ii] The wealth of the rich is transitory and is already fretting before their eyes and they will inevitably face the horror of judgment, v2-3. James has a word of judgment for the unrighteous rich, a judgment that is even now beginning to bite. For a first century person, the symbols of wealth were fine clothing and a bulging purse. Yet, wealth is transitory, it dissipates before our very eyes. Even worse, wealth stolen from the poor will condemn the rich in the coming day of judgment. Why hoard wealth for the a coming day when it will only serve as evidence for the prosecution?
seshpen (shpw) perf. "has rotted" - [the wealth of you] has rotted, decayed. In v2-3a James uses three perfect tenses to describe "the misery that is coming upon" the rich, v1. How should we understand the action implied by the perfect tense here, particularly noting the use of the future tense in v3b, "their corrosion will testify against you"? Commentators divide between either i] an aoristic perfect where the idea of result is not present, best translated as a present tense, eg., Ropes, "a picturesque, figurative statement of the real worthlessness of this wealth to the view of one who knows how to estimate permanent, eternal values", a "historical record" as it were, Tasker; "your wealth is rotting", NJB, or ii] a prophetic perfect where a future anticipation is expressed as a present reality, eg., Mayor, Adamson, "your treasures have already rotted", CEV. Option [i] seems best; "your wealth is spoiling".
gegona (ginomai) perf. "have [eaten]" - [and the cloths of you] have become [moth eaten]. "Your designer gowns are getting chewed up by moths."
oJ crusoV uJmwn kai oJ arguroV "your gold and silver" - the gold of you and the silver. Nominative subject of the verb "to rust." Again, impermanence is in mind. The image is problematic since gold and silver doesn't really rust, although silver does tarnish. See below.
katiwtai (katiow) perf. pas. "has rotted" - has been rusted, corroded, tarnished. Hapax legomenon, once only use in the NT. The word is often used in the LXX to mean "transitory", eg., Ezk.17:9, and that is surely the sense here - wealth is transitory, it passes through our finger at the blink of an eye. "And your money is frittering away." None-the-less, the literal sense is to the fore - "moth and rust doth corrupt".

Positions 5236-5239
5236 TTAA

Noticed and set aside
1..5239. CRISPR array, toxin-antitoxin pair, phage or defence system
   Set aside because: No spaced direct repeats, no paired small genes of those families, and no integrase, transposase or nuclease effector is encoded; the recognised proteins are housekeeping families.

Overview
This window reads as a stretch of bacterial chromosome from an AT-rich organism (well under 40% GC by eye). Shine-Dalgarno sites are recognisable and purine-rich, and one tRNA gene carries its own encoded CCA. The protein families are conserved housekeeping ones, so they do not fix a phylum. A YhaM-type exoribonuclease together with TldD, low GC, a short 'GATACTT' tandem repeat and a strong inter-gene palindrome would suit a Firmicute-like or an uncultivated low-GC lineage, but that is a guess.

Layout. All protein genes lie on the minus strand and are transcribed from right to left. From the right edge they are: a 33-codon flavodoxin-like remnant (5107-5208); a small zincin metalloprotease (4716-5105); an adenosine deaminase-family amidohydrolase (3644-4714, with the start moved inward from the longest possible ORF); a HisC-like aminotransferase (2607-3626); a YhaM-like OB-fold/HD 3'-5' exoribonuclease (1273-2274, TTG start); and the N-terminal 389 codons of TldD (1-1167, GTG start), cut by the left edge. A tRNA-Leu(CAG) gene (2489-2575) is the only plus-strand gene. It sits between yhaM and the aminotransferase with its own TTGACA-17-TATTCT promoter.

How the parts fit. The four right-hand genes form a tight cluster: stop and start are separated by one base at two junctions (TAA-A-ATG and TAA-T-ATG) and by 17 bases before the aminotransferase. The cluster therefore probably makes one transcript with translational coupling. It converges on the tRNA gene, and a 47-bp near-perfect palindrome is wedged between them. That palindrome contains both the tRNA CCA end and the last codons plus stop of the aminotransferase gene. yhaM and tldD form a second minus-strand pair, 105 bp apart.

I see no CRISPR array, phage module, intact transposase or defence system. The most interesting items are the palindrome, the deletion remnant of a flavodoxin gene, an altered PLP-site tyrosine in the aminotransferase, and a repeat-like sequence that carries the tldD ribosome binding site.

kai "-" - and. Probably here with a consecutive sense, expressing result; "and as a result ....."
oJ ioV (oV) "corrosion" - the poison, rust [of them]. Nominative subject of the verb to-be. "Poison" is a common sense, cf., Rom.3:13, but with a leaning toward an acidic reaction, so "rust", Mayor, NIV "corrosion". The reference is to all three perfect verbs in v2-3a describing "dissipation" and thus the transitory nature of mammon. "A pile of dust proves the real value of this worlds things."
estai (eimi) fut. "will" - will be. Verb to-be. Note the change in tense. "Your luxuries will eat into your gut like a cancer", cf., Peterson.
eiV "-" - to, into / for [a witness, testimony]. This preposition would literally mean "to / into a testimony/witness to you", but the phrase eiV marturion uJmin (autoiV ....) is a fixed expression used in both the NT and LXX, with eiV used to express "as evidence of", Adam. So, "for a testimony against you".
uJmin dat. "against you" - to you. Not "on your behalf", but given the drift of the argument the sense is surely "against you", ie., a dative of interest, disadvantage.
fagetai (esqiw) fut. "eat" - [and] will eat [the flesh of you].
wJV "like" - like, as [fire]. Comparative. Ropes reads this particle as causal, serving to introduce the last clause of the sentence; "since you have stored up fire which shall be in the last days." As Adamson notes, it is more likely that the "hoarded wealth" is the avenger "in the last days".
eqhsaurisate (qhsaurizw) aor. "you have hoarded wealth" - you stored up treasure. A nice image; "You thought you were piling up wealth. What you've piled up is judgment", Peterson.
en + dat. "in [the last day]" - in [last days]. Temporal. Obviously referring to the great assize.
iii] James now illustrates the ground of the judgment of the rich, namely, injustice - the oppression of the poor, v4-6. Not only have the unrighteous rich failed to show compassion toward the poor, they have actually exploited them. They have used the sweat of the poor to gain wealth for themselves, and have not paid just wages. The law of God demands a just recompense for a worker's expended effort. To do otherwise is to cause a hurt which, in the end, reaches the ear of God. The Scriptures are clear on this issue and thus the wealthy have no excuse. "He murders his neighbor who deprives him of his living, and he who defrauds a hireling of his wages is a shedder of blood", cf., Lev.12:13, Deut.24:15, Jer.22:13, Mal.3:5.
idou imp. "look" - behold. "Mark my words", Cassirer.
oJ apesterhmenoV (aposterew) perf. part. "[the wages you] failed to pay" - [the pay of the workmen having mowed the fields of you, which pay] having defrauded [by you]. Variant afusterhmenoV, "holding back", a NT hapax legomenon. The articular participle is adjectival, introducing a relative clause limiting "wages"; "wages which you defrauded / withheld / failed to pay." "The laborer deserves his pay" identifies a matter of justice, not grace.